Israel official: Strike on Iran possible


Associated Press
Date: 11-10-06

By AMY TEIBEL, Associated Press Writer

JERUSALEM - The deputy defense minister suggested Friday that Israel might be forced to launch a military strike against Iran's disputed nuclear program - the clearest statement yet of such a possibility from a high-ranking official.

"I am not advocating an Israeli pre-emptive military action against Iran and I am aware of its possible repercussions," Deputy Defense Minister Ephraim Sneh, a former general, said in comments published Friday in The Jerusalem Post. "I consider it a last resort. But even the last resort is sometimes the only resort."

Sneh's comments did not necessarily reflect the view of Israel's government or of Prime Minister Ehud Olmert, said government spokeswoman Miri Eisin.

Olmert, who was arriving in Washington on Sunday, said he was confident in the U.S. handling of the international standoff over Iran's nuclear program. The Bush administration and other nations say is a cover for developing atomic weapons, but Tehran says the program is peaceful.

"I have enormous respect for President Bush. He is absolutely committed," Olmert said in an interview on NBC's "Today" show. "I know that America will not allow Iran to possess nuclear weapons because this is a danger to the whole Western world."

The United States and its European allies have proposed a raft of sanctions to try to curb the country's nuclear development.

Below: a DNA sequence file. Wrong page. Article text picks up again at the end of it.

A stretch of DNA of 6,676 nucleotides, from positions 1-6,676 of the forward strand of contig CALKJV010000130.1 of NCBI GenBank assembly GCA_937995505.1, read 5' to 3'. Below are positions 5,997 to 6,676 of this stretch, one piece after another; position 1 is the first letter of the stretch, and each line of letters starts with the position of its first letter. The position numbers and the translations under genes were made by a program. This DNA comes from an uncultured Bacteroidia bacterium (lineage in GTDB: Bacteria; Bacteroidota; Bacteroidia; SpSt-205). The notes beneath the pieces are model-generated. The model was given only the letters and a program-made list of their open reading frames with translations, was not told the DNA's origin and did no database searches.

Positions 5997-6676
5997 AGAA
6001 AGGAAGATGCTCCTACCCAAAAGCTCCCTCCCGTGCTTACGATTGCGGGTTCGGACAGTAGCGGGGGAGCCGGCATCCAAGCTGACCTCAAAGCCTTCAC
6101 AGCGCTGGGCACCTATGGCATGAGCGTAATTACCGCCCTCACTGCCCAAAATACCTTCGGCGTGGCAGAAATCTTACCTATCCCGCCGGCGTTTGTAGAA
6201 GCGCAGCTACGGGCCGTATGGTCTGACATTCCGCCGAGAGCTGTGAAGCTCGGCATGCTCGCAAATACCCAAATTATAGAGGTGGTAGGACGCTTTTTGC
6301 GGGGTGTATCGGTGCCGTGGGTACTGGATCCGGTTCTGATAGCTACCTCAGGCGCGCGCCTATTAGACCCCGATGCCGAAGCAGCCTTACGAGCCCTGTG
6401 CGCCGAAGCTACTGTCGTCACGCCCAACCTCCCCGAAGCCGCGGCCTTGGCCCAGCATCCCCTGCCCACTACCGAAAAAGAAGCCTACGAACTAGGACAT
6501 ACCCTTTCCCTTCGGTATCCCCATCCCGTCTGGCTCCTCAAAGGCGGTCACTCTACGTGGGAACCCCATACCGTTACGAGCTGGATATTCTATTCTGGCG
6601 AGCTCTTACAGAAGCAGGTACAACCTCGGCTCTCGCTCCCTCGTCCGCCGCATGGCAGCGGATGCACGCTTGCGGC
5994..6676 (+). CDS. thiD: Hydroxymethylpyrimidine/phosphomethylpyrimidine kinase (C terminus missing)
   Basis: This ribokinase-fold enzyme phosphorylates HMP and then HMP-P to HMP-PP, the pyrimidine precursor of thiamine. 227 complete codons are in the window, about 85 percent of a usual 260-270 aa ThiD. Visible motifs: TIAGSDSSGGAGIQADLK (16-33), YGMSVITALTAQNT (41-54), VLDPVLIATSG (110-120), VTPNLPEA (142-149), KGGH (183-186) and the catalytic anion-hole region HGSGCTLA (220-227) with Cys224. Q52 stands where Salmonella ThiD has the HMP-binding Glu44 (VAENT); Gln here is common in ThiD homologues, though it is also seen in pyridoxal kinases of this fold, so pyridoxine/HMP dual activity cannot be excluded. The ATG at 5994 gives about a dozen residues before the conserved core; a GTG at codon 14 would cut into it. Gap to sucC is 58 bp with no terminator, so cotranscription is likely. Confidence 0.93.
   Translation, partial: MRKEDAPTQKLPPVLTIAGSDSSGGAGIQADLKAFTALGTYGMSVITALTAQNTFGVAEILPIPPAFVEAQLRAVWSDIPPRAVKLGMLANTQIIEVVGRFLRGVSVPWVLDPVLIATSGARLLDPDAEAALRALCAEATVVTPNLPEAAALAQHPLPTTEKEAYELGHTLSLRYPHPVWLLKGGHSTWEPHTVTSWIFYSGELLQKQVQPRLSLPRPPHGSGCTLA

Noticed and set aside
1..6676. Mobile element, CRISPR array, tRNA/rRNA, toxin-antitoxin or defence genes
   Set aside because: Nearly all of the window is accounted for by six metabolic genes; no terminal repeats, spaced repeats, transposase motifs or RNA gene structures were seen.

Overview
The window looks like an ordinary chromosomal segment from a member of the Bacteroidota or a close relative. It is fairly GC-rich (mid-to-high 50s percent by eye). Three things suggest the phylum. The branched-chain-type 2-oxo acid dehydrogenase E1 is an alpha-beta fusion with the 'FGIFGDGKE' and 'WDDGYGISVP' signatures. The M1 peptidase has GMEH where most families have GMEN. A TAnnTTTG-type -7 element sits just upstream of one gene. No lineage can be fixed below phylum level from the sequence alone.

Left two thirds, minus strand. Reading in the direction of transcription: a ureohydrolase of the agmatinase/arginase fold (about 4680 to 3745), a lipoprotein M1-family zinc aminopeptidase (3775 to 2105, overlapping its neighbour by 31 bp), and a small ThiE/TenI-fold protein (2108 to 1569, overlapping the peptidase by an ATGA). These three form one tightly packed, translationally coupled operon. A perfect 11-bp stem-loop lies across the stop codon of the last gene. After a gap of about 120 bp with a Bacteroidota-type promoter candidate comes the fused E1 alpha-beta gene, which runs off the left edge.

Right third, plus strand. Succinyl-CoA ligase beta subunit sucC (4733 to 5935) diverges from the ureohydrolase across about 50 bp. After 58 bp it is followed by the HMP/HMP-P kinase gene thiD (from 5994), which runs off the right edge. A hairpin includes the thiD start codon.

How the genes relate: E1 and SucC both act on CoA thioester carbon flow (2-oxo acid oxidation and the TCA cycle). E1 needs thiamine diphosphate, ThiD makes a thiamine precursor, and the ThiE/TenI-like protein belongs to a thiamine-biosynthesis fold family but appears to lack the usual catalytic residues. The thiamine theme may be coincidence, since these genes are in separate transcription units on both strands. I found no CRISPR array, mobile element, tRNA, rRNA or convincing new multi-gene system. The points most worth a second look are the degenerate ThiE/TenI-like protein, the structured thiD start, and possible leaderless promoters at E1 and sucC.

Israel sees Iran as the greatest threat to its survival. Hard-line Iranian President Mahmoud Ahmadinejad has called for Israel's destruction, and Israelis do not believe his claims that Iran's nuclear program is meant to develop energy, not arms.

Israel crippled Iraq's atomic program 25 years ago with an airstrike on its unfinished nuclear reactor. Experts say Iran has learned from Iraq's mistakes, scattering its nuclear facilities and building some underground.

Sneh's tough talk is the boldest to date by a high-ranking Israeli official. Olmert and other Israeli leaders frequently discuss the Iranian threat in grave terms, but stop short of threatening military action.

Years of diplomacy have failed to persuade Iran to modify its nuclear program so it can't develop weapons.



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